You’ve probably read a couple of hundred remembrances and memorials to Steve Jobs in the last day. Don’t worry – this little blog isn’t going to rehash each of his amazing achievements.

Rather, perhaps the sad news of his passing might provide an opportunity to reflect on what it means to innovate, and what it means to be an innovator. Apple’s well-known mantra – Jobs’ coaxing of his fans to “think different” – isn’t just something we’ve seen played out in the design of that company’s products, or in the sheer genius Jobs had for tapping into the zeitgeist, turning it around, and building a business model out of it.

Certainly those are the most obvious fruits to most people. But the work the Semantic Web community is doing exemplifies the “think different” attitude every day. That’s true of products like Apple’s Siri that bring some (now) in-house semantic smarts to Jobs’ creations, as well as a host of others whose creators hope to harness new opportunities from Jobs’ tablet revolution.

Witness the burst of personalized mobile news, entertainment, social networking and other content apps from companies such as Evri, News360, Zite (recently acquired by CNN), and Flipboard, via its acquisition of The Ellerdale Project. Just in the last few months we’ve also heard about iPad products such as FirstRain, a semantic app that lets businesses understand market developments; Dragon Go!, a voice recognition tool that combines AI and NLP to accomplish tasks such as finding restaurants (in case you prefer an option to Siri); and software from IntelliVocab and WolframAlpha that leverage semantic technologies in the service of learning applications.

And even that’s just a starter list. My colleague Eric Franzon tells me that at the SemTechBiz UK event last week in London, it actually became a running joke that presenters were obliged to have an “iPad slide” – that is, some slide that showed an app, some data, or a product on an iPad.

Of course, the iPad apps represent just one facet of how Semantic Web technologies are doing what all good innovations do – and that is to make a difference in our lives.

There are plenty of other companies and academics trying to exploit semantic web technologies and Linked Data to drive innovations in how we communicate our pastimes and our passions to our friends (ala Facebook’s plans for the OpenGraph protocol); how we plan our trips (from TripIt – did we mention there’s now an iPad app for that, too? – to El Viajero);  how we find on the web the information we need in our daily lives (via RDFa, microdata and microformat semantic markup); and how we can create greater transparency and linkages across government data that not only can make government operations more efficient but the citizenry better informed (I love iTunes as much as the next guy, but really there’s no comparison in terms of potential benefits for the Republic.)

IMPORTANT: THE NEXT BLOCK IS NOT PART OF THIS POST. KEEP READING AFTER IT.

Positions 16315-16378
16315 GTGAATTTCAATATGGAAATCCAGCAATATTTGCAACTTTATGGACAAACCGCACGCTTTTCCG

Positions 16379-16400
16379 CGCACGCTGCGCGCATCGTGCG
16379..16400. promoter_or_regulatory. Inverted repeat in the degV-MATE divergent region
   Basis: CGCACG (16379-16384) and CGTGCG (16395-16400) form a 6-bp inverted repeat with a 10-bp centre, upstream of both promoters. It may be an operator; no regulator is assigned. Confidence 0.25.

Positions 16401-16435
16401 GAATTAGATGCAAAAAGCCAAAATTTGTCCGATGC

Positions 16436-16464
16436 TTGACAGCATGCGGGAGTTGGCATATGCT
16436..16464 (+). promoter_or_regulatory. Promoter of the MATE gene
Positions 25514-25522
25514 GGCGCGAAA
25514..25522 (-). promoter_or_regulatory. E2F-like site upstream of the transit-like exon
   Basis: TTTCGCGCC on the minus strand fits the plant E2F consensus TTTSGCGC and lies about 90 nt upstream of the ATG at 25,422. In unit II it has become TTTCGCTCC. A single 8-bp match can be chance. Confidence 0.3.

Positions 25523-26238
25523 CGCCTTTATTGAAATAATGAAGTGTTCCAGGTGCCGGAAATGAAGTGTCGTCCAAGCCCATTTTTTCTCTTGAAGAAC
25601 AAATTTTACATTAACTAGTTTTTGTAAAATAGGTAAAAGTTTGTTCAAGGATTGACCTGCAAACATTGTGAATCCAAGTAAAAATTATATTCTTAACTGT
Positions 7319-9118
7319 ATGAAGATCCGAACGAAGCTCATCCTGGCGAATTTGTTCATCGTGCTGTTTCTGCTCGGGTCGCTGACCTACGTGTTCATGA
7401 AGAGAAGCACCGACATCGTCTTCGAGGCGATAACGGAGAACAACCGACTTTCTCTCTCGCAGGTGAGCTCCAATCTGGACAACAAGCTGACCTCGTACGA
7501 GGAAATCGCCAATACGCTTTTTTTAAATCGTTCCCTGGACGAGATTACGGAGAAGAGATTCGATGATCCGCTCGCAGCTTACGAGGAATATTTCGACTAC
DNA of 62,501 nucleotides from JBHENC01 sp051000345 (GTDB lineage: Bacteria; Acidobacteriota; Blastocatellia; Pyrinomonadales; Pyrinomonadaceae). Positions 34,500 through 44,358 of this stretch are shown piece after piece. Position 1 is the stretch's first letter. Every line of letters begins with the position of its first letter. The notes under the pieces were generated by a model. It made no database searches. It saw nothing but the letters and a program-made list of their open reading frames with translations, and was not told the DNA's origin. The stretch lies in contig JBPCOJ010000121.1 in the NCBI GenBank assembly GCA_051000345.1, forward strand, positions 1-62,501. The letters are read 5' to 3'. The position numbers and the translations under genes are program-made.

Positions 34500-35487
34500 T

Beyond this, there’s a growing contingent of applications for business purposes that depend on semantic technologies, which could have a direct or indirect impact on average consumers – from delivering more targeted ads to helping combine data that could lead to advances in medical treatments.

While the “thinking different” that’s behind all these efforts (and more!) may not be as obvious to consumers as a tablet’s touch-screen piano keyboard, it’s there just the same. And it likely will add up to an even greater impact on the world our children will grow up in. As for why this aspect of thinking differently isn’t always obvious to consumers, well, much of it is probably due to the fact that, ultimately, this is all back-end stuff. Companies often even argue that they’re not interested in promoting the semantic aspect of their products, just the end results.

Makes sense. But there’s something to be said about the innovator’s role not just in coming up with the good ideas, but in making the world go “oooh” and “aaaah” at them, too, as Jobs did so well. The Semantic Web community has in its favor incredibly brilliant people and wonderful guiding lights. But maybe having a few more real showmen (or women) wouldn’t hurt, either.

Someone who will step right up there on stage and say things like, “This is landmark stuff. I can’t overestimate it!” And the best part is that, like Jobs, they’ll say it with belief, with conviction, and with the full force of their passions.

RIP Steve.